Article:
configuration. If the vehicle is sold the new owner can generate a new key pair and
delete the old one.
If there are no errors in the initialization process the possibility to generate a TRH
key pair (P K
and SK
) has to be physically destroyed (e.g. by melting a
fuse after key-pair generation). This ensures that VRI cannot be changed any more (at
least until TRH is removed; partly req. I2a/b). Demanding that the owner generates the
key pair ensures that vehicle manufacturers do not know VRIs of their vehicles (partly
req. P1).
The VRI then is registered with the GTA in the normal registration process of a new
vehicle at the local admission office. This means the local admission office has to read
and must check that key pair generation is deactivated. Then it saves VRI
within the existing GTA registers and therefore is able to link VRI to owner identity.
Then GTA issues a certificate (CERT
) that is saved in vehicle’s TRH. TRH can
check validity by means of the stored root certificate (CERT
). Communication
between the local admission office and GTA has to be protected by the usual means of
network security like firewalls, VPNs, etc. (req. C2) and shall not be discussed here.
The fact that the owner can check and store root certificates in TRH ensures that ve-
hicle manufacturers or maintenance personal is not able to operate their own certificate
hierarchy by installing own root certificates in TRH (req. C2). On the other hand, the
owner has to be made responsible for correct configuration of root certificates. Fig. 3
shows the initialization process.
3.3 Symmetric Part
As already mentioned, beacons and messages of the value-added services are protected
by means of symmetric cryptography. To be able to participate, node A uses a challenge
response protocol and CERT
to authenticate to the local GTTP. To increase avail-
ability, GTTP should be reachable via the VANET as well as via other communication
infrastructures like GSM. GTTP has to be independent from law enforcement and GTA
(see later). After authenticating itself GTTP issues a pseudonym P A and an associated
symmetric key k
that is unique to the VRI for a certain period of time and stores
the relation between VRI and P A. It also issues the symmetric keys k
and k
These are the same for all VANET users in a certain geographic region and a certain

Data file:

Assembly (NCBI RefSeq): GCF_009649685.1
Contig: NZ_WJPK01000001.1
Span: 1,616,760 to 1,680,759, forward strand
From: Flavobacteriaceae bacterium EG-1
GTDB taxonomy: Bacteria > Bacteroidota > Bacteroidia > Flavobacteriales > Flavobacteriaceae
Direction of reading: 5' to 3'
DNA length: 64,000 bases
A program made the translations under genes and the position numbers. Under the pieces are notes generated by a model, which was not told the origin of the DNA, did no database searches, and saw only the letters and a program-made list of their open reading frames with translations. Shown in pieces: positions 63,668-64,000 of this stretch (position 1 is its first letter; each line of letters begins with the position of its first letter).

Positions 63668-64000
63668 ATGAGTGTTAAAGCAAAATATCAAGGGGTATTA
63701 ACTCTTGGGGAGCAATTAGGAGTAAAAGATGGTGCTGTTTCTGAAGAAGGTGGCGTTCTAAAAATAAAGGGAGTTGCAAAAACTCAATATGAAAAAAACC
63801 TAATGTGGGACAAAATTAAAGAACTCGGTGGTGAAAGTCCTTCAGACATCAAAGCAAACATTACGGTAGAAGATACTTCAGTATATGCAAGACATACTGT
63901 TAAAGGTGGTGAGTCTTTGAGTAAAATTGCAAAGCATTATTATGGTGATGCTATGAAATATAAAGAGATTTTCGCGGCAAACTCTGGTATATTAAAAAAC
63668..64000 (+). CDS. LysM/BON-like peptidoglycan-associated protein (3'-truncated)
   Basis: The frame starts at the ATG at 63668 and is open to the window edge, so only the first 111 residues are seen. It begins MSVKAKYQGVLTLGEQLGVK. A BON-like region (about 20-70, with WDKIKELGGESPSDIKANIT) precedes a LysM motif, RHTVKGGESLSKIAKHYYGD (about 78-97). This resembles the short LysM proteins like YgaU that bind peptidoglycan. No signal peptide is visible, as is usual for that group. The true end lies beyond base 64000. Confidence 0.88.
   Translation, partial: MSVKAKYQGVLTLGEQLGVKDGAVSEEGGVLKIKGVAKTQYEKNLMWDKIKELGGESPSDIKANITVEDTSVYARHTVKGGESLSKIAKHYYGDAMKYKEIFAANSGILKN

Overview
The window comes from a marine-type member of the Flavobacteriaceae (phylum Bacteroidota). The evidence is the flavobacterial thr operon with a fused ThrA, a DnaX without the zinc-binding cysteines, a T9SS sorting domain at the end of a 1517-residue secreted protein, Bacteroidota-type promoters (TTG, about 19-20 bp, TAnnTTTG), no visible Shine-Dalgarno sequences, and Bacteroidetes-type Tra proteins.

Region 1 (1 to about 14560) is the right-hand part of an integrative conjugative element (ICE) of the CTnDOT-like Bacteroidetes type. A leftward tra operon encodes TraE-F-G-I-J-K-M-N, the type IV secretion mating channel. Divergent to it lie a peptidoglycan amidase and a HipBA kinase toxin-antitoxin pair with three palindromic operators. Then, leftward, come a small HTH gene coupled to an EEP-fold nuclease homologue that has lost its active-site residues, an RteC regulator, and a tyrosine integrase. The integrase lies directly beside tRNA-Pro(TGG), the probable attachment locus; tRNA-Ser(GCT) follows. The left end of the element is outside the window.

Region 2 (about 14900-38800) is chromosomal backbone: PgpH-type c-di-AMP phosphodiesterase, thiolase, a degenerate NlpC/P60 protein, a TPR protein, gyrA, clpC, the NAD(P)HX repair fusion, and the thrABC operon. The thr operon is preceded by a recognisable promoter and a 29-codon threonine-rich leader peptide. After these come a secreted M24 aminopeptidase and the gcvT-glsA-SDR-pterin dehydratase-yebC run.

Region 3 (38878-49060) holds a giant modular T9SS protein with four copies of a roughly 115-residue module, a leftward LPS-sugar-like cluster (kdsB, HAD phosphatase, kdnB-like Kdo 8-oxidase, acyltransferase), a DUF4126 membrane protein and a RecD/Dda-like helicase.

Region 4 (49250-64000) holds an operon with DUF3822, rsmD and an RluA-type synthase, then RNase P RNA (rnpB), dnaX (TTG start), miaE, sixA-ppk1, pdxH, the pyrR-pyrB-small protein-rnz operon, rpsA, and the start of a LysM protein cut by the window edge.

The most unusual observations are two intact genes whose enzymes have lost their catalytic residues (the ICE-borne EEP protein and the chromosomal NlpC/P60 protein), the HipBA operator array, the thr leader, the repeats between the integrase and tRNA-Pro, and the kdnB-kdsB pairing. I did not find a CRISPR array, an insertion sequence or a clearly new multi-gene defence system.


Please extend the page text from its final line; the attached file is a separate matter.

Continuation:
time period. TRH ensures that the symmetric keys are kept secret (req. C2). The ex-
change of the symmetric keys has to be encrypted. The necessary encryption keys can
for example be generated by a Diffie-Hellman key exchange after mutual authentica-
tion. Varying levels of confidentiality can easily be achieved by additionally encrypting
the sent data with keys based on VRI or other service specific certificates (req. C1).
Messages are assembled inside the TRH. First P A is added after the data to be sent.
Then a message authentication code (M AC
) computed with k
is added, fol-
lowed by M AC
computed with k
. The whole message is encrypted with k
(see fig. 4). Outsiders not participating in the VANET are not able to see any identity
or data, because messages are encrypted. Profile generation and eavesdropping from
outsiders therefore is prevented (req. C1, P1). To hinder profile generation by VANET
participants GTTPs can assign a number of pseudonyms to a vehicle that are changed
frequently. Additionally, the pseudonyms are just valid for a short time interval. Af-
ter that time interval a given pseudonym could belong to another vehicle what makes
linking of pseudonyms to generate a movement or service usage profile pretty hard.
VANET participants (or more precisely their TRH) are able to decipher messages
with the help of k
and check integrity using M AC
computed with k
I1). Ex post accountability (req. I2b) is ensured by employing MAC
computed with
. Only TRH of the sending vehicle and GTTP know k
. Therefore,
(only) GTTP can confirm if a given message is really from the claimed sender by check-
ing M AC
. This only works if all computations are carried out in TRH and nobody is
Data with address information PA MAC with k MAC with k
ciphered with k
Fig.4. Message with symmetric protection.
able to get to know the symmetric keys or influence message construction. Therefore it
is crucial to design TRH with a self-destruction mechanism that is activated if anybody
is trying to manipulate the TRH (req. C2).
Req. P2 (protection against surveillance) is accomplished by employing indepen-
dent GTTPs that have to follow strict procedures before revealing the VRI associated
with a given pseudonym at a certain time. Only with this VRI law enforcement is able to
find the owner of the vehicle by using the GTA register. We want to point out that while
achieving non-repudiation privacy is protected. Trust is distributed between GTTPs and
GTA: GTTPs do not know the real identities of the vehicle owners, GTA does not know
the relationship between VRI and pseudonym.
4 Evaluation and Related Work